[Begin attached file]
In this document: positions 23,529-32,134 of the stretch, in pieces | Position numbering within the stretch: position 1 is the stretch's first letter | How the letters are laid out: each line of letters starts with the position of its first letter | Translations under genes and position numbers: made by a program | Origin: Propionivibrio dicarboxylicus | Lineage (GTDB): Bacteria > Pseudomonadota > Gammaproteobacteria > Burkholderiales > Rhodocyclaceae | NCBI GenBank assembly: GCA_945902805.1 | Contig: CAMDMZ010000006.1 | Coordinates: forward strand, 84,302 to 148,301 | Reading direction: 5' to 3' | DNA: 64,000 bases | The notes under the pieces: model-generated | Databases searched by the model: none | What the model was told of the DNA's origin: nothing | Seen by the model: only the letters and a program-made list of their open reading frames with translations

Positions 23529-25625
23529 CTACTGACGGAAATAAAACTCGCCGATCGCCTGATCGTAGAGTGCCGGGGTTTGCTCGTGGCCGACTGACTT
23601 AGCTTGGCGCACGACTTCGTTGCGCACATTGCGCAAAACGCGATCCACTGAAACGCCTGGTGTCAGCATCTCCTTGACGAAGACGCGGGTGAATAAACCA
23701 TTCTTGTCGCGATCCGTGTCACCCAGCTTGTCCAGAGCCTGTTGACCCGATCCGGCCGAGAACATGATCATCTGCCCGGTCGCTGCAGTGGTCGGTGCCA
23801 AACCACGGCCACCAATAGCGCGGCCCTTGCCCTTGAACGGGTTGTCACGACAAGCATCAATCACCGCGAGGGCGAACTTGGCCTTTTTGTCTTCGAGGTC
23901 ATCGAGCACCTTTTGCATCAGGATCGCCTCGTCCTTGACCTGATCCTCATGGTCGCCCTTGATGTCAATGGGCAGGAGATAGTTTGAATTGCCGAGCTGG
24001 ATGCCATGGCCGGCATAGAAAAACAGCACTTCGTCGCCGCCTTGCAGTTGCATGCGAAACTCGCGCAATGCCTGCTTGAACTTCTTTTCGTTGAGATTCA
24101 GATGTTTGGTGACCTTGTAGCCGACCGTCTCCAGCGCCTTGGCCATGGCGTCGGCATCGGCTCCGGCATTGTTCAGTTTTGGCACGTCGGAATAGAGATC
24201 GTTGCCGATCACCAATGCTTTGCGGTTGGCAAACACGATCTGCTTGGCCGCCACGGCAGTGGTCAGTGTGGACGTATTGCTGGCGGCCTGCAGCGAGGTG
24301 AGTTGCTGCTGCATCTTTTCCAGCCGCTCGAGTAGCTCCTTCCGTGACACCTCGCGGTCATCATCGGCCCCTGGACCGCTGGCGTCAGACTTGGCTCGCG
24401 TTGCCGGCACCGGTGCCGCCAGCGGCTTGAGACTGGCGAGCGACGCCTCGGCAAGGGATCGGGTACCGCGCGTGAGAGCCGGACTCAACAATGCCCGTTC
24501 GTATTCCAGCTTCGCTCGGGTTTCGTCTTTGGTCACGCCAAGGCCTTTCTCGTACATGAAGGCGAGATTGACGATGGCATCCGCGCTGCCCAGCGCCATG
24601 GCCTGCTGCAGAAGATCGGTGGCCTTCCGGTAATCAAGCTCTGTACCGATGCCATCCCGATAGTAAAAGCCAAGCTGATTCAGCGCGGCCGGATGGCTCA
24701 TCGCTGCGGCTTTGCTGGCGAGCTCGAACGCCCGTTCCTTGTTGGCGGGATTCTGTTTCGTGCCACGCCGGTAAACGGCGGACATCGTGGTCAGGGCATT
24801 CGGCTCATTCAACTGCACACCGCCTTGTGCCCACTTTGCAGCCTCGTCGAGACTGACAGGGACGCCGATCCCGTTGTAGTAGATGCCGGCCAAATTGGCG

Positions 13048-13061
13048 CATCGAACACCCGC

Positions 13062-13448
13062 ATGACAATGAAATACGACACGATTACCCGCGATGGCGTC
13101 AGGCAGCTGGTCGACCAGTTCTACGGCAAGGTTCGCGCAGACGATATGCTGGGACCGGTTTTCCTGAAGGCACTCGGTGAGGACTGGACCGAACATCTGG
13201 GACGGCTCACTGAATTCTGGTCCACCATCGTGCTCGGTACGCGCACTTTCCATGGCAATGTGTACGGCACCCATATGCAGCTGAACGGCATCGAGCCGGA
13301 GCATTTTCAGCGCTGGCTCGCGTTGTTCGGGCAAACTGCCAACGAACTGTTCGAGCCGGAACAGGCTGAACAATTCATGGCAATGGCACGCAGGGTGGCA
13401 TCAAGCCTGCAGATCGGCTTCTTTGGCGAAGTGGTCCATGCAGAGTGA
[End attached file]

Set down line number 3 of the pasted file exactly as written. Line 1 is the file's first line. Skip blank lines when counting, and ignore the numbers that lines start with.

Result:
23529 CTACTGACGGAAATAAAACTCGCCGATCGCCTGATCGTAGAGTGCCGGGGTTTGCTCGTGGCCGACTGACTT